Many people know that I was a school teacher for 16 years before entering the ministry. I taught a lot of things and in a lot of places before finally settling down to being a minister. I taught several times in elementary schools, teaching 5th grade three times, 2nd grade, 3rd grade, and even 1st grade (that was a huge mistake and I was tricked into doing it so I lasted a year in that job and then went on to bigger and better things). I had the distinction of being one of the few teachers who mistook a tornado drill signal for a fire drill. Hearing the bells, I lined up my group of 5th graders and began marching them out to the playground away from the building to protect them from the imaginary fire. Looking around, I saw no other classes of children walking out too. I told my class, "I guess no one else is participating today" and we walked back into the building and started our lessons again. I was so embarrassed to find out that the imaginary tornado would have swept us all away if we had walked into it as we did.
Teachers are often like that, called upon to protect their charges against unseen danger. The brave teachers in Newtown, Connecticut who gave their lives as they protected their students were examples of what it means to be truly called to the teaching profession. Teachers routinely do what is needed so that their students will be safe and cared for.
I know a teacher who once taught special needs students in a rural Texas school district. She had her students in a fenced in area outside one day when a stranger came by and began talking with her. This man asked the teacher if he could come inside the yard and pray for one of the students saying that the believed God will heal the student if he prayed for him. The teacher refused his offer and told him that he had to report to the school office and talk with the principal if he wanted to do anything. The man walked away and said he would pray for him from a distance. The teacher reported this incident to the principal but the man could not be located.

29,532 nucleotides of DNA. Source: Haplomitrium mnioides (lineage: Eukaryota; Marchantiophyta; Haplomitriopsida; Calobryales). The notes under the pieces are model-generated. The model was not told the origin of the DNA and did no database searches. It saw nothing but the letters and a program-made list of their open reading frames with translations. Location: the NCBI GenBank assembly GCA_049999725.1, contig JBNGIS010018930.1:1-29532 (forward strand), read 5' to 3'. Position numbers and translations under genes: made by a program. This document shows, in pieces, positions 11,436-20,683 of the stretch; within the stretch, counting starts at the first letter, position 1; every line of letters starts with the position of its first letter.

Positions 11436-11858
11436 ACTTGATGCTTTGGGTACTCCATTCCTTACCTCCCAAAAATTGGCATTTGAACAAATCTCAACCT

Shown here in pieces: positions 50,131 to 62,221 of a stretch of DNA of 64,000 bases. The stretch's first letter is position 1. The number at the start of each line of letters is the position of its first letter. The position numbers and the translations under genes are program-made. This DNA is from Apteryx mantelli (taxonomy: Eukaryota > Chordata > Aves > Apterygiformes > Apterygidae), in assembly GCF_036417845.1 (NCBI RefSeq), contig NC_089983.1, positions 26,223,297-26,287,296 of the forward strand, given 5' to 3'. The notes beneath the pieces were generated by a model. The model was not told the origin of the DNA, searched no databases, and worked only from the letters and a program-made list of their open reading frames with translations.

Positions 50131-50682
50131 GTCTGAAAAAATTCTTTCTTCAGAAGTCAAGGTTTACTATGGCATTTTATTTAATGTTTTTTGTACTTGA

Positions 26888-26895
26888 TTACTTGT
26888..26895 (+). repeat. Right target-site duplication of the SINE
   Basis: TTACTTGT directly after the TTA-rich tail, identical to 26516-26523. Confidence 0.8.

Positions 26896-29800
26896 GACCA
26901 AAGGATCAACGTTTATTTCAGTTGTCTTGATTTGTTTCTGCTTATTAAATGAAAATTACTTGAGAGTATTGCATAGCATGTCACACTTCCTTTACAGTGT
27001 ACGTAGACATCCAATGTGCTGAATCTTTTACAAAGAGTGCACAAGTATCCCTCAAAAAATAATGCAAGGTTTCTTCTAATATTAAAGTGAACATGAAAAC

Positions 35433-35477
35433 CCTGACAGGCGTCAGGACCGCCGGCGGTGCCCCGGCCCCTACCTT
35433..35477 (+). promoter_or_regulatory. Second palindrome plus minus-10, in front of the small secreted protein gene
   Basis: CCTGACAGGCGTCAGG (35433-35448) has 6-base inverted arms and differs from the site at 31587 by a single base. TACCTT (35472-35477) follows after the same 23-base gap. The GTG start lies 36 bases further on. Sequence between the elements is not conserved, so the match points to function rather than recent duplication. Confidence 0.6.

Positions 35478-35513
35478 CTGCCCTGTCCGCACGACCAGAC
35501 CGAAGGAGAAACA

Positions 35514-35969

Jesus was often called "Teacher" by his followers and by others inquiring of him. He wanted to guard his disciples and others who followed him. In Luke 13 he compared his relationship to them as "a hen gathers his brood under her wings." Jesus the Good Shepherd also called himself the mother hen. In the same way that a hen will spread her wings so that her chicks can hide under them in the face of danger, Jesus used this term to describe the relationship he had with humanity. The stopper, though, was in the last phrase of that same verse, "and you were not willing." The mother hen could have her wings spread to provide a hiding place for the chicks but they had to run under her wings in order to find shelter.
Humanity is like that. Humans are always seeking a place of safety from life's woes but few too many find the place of shelter in the arms of God. "All we (like sheep) have gone astray; we have all turned to our own way..." (Isaiah 53: 6ab) Whether humans are compared to chicks or sheep, we have all run amok going here and there and rarely finding the shelter we truly have been seeking. We all have our own ideas of how things should be and do not truly want to conform to the will of another who may have their own ideas.
Jesus, the Great Teacher, must have become very frustrated at times with the humans he knew best, his own disciples. There are so many instances recorded in the Gospels where he attempts to teach them lessons he thinks they should know but they come across as thick headed and slow. He tells them again and again how things will turn out in the end but they do not want to hear the dreadful news he must share. Who can blame them for not wanting to think about their teacher leaving them?
Jesus lets his followers know, however, that even that old fox Herod cannot truly conquer him. Jesus says he will continue to minister today, tomorrow, and on the third day he will finish his work. Jesus seems to allude to what his life and ministry is about, bringing good news to humanity and bringing resurrection to all as the final work of grace he will complete. Rome could not be the final word over him. He would bring the message of salvation for all of humanity through his resurrection from the dead.
We all run amok, every one of us to our own ways. Jesus is patient with us, though. He will guide us with his staff as a good shepherd would. He will spread his wings around us to protect us, as a mother hen would do. He will teach us what we need to learn, as a good teacher does. The journey continues with Jesus to guide us.